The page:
PARIS – When Roger Federer walked onto the umber-toned earthen tennis court at Roland Garros yesterday, he looked at the man accompanying him to the final and was pleased. The guy was not Rafael Nadal, who had beaten him here the last four years.
Instead he was Roger’s benefactor, the man who had removed Nadal from Federer’s path a week ago: Robin Soderling. This was something neither man had imagined when the French Open got under way. After all Soderling, a lanky, limber Swede with a scruffy mini-beard and a No. 23 ranking, had never progressed beyond the third round of a major. His first round on the outback Court 6 was, Soderling said, attended by two people: “my coach and my girlfriend.”
Federer, taking his 11th shot at dissolving his French jinx, filled every seat wherever he appeared. It was usually the principal playground where the two met for an hour and 55 minutes yesterday, and most of the 14,845 communicants were chanting “GO ROJ-JERRR!”
They and Roger got what they wanted: to share his slices of tennis history, warming them and him during a chilling, rainy, gusty matinee that ended in champagne-raising triumph, 6-1, 7-6 (7-1), 6-4. The Lord of the Swings had returned, at long last conquering the treacherous clay.
“I waited to win the French Open for so long,” Federer says. “So close, three finals. I said to myself, ‘If one day Rafa [Nadal] isn’t there, I’ll win it. And it happened. It’s an unbelievable relief.”
Thanks to the suddenly ascendant Soderling. Shouldn’t Roger remember Soderling in his will?
But nobody was going to ambush Federer in this final. He was in high heat and highest gear, as only he can be, thrashing the Swede who was competitive but deluged in a downpour of shot after magnificent shot. Winners flew, and so did Roger, quick and punishing, diverse and damaging. He had hard touch, 16 aces (most finding lines) and 7 service winners, and soft touch with five winning drop shots. His mixture of speeds kept Soderling gasping. Robin, totaling two break points, couldn’t collect, and won only one of their, scintillating double-digit exchanges.
Says he, “I was on the court with the greatest player of all time. For me, beating Nadal in a best-of-five match on clay is a great memory – nobody had ever done that. I used to say I played bad against Roger [0-10 now]. But today I learned it’s not that I played bad, but he makes me play bad. So that’s what so difficult playing against him. Impossible. Thank you Roger for showing me how to play tennis.”
Federer needed this win to rebuke the doubters. “My game left me for a while, losing the Australian to Rafa, Indian Wells to Andy Murray, Key Biscayne to Novak Djokovic But it started coming back, beating Rafa on clay two weeks ago in Madrid.”
It’s come back like a prodigal son to the feast, and the kids had better look out for Roger at Wimbledon.
He confesses being nervous throughout the match, “saying ‘What if’ all the time to myself. What if I lost this opportunity? I had to work to keep my mind on tennis.”
Surprising? But there were so many historic goodies waiting at the end of the day’s rainbow.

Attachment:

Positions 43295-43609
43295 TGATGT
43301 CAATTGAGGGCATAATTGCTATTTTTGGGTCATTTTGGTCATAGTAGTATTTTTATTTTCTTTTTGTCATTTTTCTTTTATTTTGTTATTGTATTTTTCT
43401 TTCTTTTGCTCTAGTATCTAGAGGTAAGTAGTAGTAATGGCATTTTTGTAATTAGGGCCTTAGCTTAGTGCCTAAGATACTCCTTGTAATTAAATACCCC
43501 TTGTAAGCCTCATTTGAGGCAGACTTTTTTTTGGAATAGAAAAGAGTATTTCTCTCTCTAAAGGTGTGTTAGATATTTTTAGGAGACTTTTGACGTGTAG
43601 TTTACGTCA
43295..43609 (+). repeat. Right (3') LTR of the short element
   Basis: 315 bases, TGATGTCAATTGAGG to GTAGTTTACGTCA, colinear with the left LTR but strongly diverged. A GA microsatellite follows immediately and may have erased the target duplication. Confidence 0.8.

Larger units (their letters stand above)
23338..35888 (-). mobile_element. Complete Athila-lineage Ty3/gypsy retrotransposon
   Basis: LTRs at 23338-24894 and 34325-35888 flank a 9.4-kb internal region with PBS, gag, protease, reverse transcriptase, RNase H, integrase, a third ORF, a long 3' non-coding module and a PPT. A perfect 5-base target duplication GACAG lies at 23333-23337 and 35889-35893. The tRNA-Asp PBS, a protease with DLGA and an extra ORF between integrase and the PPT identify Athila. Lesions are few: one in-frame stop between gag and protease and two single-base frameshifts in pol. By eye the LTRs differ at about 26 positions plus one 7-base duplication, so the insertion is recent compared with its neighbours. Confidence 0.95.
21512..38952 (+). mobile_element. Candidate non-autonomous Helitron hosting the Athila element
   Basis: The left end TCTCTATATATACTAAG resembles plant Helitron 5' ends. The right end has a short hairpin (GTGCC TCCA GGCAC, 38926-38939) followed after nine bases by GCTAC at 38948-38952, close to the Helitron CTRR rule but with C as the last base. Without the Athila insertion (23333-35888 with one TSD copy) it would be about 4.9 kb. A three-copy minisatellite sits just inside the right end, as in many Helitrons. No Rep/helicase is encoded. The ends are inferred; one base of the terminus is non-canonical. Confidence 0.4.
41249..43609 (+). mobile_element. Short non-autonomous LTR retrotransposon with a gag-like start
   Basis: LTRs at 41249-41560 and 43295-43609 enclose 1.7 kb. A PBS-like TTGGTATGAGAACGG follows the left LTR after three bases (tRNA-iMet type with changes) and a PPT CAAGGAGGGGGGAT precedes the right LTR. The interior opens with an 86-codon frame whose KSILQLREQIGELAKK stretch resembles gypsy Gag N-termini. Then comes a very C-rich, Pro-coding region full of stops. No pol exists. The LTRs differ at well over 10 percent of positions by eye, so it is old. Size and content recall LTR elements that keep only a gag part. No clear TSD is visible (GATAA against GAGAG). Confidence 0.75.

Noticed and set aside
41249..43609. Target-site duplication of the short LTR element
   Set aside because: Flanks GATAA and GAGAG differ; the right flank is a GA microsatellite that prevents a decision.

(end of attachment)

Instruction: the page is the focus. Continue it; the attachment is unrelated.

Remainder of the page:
Playing his 19th major final, he caught up with record-holder Ivan Lendl, and should surpass it. This was his lusted-for 14th major singles title, pulling him even with another record-holder, Pete Sampras. “Pete texts me. Always wishes me well,” says Roger.
And by taking the French he becomes the new member of the exclusive saintly six. That’s the career Grand Slam club. The only guys ever to win all four majors: Englishman Fred Perry and Californian Don Budge in the 1930′s, more recently Aussies Rod Laver and Roy Emerson, plus Las Vegan Andre Agassi. Now a Swiss big cheese is anointed.
“I think it was meant to be, difficult weather like this. It was the same kind of day 10 years ago that Andre [Agassi] won here to complete his career Slam. And here was my friend, Andre, presenting me with the trophy. It seemed very fitting.”
He muses, “This title means as much to me as my first Wimbledon , maybe more. Pressure was big, people expecting me to win easily with Rafa, Djokovic and Murray losing early. But I had more tough matches than ever before – [Jose] Acasuso, four sets, could have been five, two sets down to Tommy Haas, set point against [Gael] Monfils, tight fifth set with [Juan Martin] Del Potro after being down two sets to one.
These were two long weeks, especially the second when it was if I was playing four finals – Haas, Monfils, Del Potro, Soderling.”
Shot of the tournament, he agrees, was his staggering inside-out forehand that kissed the far sideline, rescuing a third set break point from Haas. It was 3-4, 30-40. If the shot misses, Haas serves for a fourth round. Victory.
“My hopes went up when Rafa lost, but I never wish an opponent to lose. That’s not me. I have too much respect for him.”
It was a very quiet night lastnight for the Federers. He and wife Mirka did room service and watched CD’s of his last two wins over Soderling. Is that romantic or what? “I was in the zone and didn’t want to get out, didn’t want people around.”
However, there was one threatening guy in his zone, and it wasn’t Soderling. As Federer took the balls to serve at 1-2, 15-0, in the second set, an intruder joined them, leaping a sideline fence into the court. A young Spaniard whose name wasn’t released, approached Roger, wearing Swiss socks, waving a Spanish flag in his face.
“All of a sudden I saw him. That gave me a fright. I wasn’t sure what he wanted, but I didn’t panic because it happened to me at Wimbledon and Montreal.”
By then, tardily, security men tackled and removed the miscreant.
“A touch scary, yes. He threw me out of my rhythm a little bit” – something Soderling was unable to do.
Perhaps the character with the flag imagined himself a Spanish emissary to replace the missing Nadal. He obviously wanted to get close to Roger on a tennis court, but nobody can do that these days.